My third point concerns a subject of fundamental and far-reaching implication for Africa’s future – the status of children and young people. Children and young people under 18 constitute some 47% of the population in Africa and as high as 50.5 % in Ethiopia.  This can be a fantastic opportunity but also a potential tragedy.  This is because Africa’s children remain the most disadvantaged in the world. They die young and those who survive their first five years end up with a life characterized by multiple deprivations of extreme poverty, hunger, malnutrition and under-nutrition,  to mention only a few. Just look at the figures on stunting: Some 33% of Africa’s children and 44% in Ethiopia are stunted; some 29% of Ethiopia’s children are underweight. Why does it matter it so much?

Events in the early years of a child’s life have a profound and lasting impact on subsequent trajectories of human development: they affect the brain structure and subsequent performance at school. Cognitive, social, emotional and language competencies are shaped by early experiences. A study cited in the Report found that 15-year old Ethiopian kids who experienced food shortage at age 12 scored lower in cognitive achievement; rural Ethiopian 15 year old boys scored 7.4 of 20 on a math test compared with Vietnamese boys who averaged 18.1! Girls scored even worse. So because of malnutrition and multiple deprivations in early childhood years, our children, especially those in the lowest wealth quintile, are and grow to be both physically and intellectually less developed than their peers in other countries. I ask, how can we build a dynamic and resilient Africa with a child population that is poor in body, spirit and intellect? If we in Africa are serious about human development and building a dynamic economy, we should embark on a policy of extensive investment in early child development focusing particularly on food provision and school feeding programmes. Human development begins with child development. Africa should put early childhood development at the heart of its development agenda.

My final point:  Accountability. Without in anyway detracting from the intrinsic worth of this report, what is striking is that the messages contained in this report are quite frankly not that new:  Attack absolute poverty and keep it at zero; adopt a policy of universal provision of basic services; strengthen social protection systems; assure full employment. They are all familiar policy prescriptions.  But, we need to ask, why is it then that, notwithstanding our pleas stretching over several decades now, these injunctions are not adopted as overriding policy goals ?  Why is it that countries have not adopted a more active human development policy? Why is it that countries, developed or developing, have not pursued full employment as an overarching societal or economic goal?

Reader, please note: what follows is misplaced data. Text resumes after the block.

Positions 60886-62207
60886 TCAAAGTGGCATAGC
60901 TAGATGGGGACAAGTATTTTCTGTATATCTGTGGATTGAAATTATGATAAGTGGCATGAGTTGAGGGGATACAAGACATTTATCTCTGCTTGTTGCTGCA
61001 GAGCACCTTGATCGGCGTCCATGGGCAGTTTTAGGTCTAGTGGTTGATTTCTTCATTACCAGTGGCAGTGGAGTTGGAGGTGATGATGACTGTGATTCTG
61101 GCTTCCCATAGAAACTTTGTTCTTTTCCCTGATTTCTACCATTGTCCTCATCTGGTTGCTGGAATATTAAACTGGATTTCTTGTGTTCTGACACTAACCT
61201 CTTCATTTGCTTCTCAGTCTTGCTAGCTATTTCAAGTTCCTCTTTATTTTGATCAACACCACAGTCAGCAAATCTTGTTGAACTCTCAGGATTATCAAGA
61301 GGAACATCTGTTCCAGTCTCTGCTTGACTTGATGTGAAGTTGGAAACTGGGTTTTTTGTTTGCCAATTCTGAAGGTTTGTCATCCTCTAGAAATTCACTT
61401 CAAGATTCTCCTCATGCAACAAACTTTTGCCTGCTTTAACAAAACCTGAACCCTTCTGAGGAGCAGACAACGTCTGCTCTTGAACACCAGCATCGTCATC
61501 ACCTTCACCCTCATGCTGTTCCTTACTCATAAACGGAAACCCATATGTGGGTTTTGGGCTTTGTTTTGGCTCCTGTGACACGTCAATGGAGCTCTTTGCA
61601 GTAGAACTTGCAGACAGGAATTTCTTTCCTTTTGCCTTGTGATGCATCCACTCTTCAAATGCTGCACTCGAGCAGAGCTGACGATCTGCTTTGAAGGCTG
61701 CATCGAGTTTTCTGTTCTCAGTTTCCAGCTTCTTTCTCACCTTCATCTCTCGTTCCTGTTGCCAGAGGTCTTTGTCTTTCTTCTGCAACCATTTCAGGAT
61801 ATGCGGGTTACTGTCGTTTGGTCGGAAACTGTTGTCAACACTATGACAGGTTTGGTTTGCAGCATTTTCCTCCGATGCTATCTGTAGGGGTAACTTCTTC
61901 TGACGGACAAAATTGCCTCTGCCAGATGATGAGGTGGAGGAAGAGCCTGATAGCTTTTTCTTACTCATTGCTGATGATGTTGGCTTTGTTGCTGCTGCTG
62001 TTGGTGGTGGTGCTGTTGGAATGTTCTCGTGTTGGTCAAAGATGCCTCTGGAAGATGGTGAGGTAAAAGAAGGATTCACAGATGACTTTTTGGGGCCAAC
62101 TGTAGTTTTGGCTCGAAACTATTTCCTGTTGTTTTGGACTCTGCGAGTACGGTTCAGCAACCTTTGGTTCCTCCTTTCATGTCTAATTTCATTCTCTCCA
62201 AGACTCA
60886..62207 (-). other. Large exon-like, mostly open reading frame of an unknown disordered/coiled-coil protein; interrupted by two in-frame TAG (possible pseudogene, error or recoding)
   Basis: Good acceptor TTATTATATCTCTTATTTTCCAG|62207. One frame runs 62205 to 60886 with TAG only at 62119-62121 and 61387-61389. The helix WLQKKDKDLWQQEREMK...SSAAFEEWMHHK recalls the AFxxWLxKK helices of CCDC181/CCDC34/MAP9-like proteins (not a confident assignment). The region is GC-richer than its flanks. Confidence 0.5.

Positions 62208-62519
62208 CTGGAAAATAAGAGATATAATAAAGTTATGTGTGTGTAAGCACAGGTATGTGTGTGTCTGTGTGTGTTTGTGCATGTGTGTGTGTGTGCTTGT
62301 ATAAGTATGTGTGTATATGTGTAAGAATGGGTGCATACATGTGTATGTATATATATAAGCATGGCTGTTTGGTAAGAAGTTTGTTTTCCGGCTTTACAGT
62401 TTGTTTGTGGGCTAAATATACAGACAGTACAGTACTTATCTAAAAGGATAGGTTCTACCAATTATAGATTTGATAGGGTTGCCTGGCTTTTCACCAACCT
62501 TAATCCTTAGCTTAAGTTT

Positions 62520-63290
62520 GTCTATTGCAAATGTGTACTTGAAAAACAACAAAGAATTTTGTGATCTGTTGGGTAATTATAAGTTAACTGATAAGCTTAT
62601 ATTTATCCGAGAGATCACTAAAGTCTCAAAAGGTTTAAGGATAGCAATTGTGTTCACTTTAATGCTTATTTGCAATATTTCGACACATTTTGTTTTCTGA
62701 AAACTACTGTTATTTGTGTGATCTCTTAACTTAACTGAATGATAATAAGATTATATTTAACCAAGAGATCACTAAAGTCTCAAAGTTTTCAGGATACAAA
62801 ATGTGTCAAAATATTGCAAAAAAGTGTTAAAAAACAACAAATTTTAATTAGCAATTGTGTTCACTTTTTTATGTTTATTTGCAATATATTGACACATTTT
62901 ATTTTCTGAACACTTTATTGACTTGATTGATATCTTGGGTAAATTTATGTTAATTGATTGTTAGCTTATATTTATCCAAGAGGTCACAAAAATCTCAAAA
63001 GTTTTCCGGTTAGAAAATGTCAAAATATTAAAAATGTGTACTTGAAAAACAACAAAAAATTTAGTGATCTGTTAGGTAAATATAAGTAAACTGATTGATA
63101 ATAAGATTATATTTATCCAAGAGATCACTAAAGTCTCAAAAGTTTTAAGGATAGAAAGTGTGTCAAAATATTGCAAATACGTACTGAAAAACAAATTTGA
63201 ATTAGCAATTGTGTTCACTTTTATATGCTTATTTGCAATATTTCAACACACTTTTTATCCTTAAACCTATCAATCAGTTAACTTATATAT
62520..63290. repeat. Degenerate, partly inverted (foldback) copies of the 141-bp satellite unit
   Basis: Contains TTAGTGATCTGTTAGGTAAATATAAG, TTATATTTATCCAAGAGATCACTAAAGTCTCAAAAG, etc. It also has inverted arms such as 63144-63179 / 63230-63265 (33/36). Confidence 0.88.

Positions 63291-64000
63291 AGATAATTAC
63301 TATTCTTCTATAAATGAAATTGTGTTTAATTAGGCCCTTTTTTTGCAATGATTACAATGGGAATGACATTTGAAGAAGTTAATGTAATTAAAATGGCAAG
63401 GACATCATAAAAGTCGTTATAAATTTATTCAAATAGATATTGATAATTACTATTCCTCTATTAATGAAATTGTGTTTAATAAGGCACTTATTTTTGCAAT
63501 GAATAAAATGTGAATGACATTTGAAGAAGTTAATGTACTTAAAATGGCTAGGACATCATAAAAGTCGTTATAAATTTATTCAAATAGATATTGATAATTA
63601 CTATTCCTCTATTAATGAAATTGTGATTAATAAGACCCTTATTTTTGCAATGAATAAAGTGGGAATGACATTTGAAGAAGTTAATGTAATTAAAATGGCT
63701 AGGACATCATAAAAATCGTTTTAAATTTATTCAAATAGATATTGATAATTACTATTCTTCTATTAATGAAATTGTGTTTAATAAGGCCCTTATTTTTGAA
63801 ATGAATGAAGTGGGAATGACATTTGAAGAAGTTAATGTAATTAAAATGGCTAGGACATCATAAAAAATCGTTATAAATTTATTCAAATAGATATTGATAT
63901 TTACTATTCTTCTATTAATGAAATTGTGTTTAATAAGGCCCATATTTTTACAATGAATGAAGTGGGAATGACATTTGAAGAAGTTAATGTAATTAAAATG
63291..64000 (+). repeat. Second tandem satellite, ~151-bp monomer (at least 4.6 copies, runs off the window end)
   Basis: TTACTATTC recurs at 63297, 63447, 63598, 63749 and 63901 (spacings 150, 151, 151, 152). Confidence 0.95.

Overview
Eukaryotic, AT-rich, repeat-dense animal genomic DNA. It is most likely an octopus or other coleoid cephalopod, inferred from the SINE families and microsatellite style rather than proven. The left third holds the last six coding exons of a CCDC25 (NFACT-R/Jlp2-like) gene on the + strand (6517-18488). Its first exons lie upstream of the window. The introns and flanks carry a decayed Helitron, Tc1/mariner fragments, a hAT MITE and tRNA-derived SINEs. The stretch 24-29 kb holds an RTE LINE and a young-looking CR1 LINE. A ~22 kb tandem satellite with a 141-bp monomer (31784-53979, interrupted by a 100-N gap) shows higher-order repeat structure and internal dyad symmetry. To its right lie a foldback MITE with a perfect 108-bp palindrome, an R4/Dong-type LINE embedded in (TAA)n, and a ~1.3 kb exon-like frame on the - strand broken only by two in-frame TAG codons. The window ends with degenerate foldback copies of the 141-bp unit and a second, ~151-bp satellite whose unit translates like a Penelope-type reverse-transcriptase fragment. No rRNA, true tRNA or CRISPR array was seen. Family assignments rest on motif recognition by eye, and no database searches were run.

The report shows that it is not a matter of resources. It argues quite convincingly that the policy objectives it sets out are within reach of the capabilities of even poor countries. Our own studies on child wellbeing in Africa show that the child-friendliness of governments is not related to levels of development. There are poor countries that are most child-friendly, and rich ones that are not. So if it is not lack of resources or access to gold or diamond or oil that explains the lack of commitment or action, what then is it?

I am told that the technical definition of madness is to be doing the same thing time and again and expect a different outcome. We cannot continue with the same old habit of the same though sensible policy prescriptions ad infinitum.  If we are to advance the Human Development agenda, and move beyond advocacy, we have to find out why countries are not pursuing it. What are the constraints to action? How can we break the bottlenecks? In short, how can we get governments to be more accountable? Only then will we be able to translate the Human Development discourse into an active and guiding policy practice. The task before UNDP, before you, before all of us is to go beyond advocacy and to get governments to move from the era of rhetoric to the era of accountability.


UNDP(2014). Human Development Report 2014, “Sustaining Human Progress: Addressing Vulnerabilities and Building Resilience”.  UNDP.

ACPF (2013). The African Report on Child Wellbeing 2013: Towards greater accountability to Africa’s children. Addis Ababa: The African Child Policy Forum (ACPF).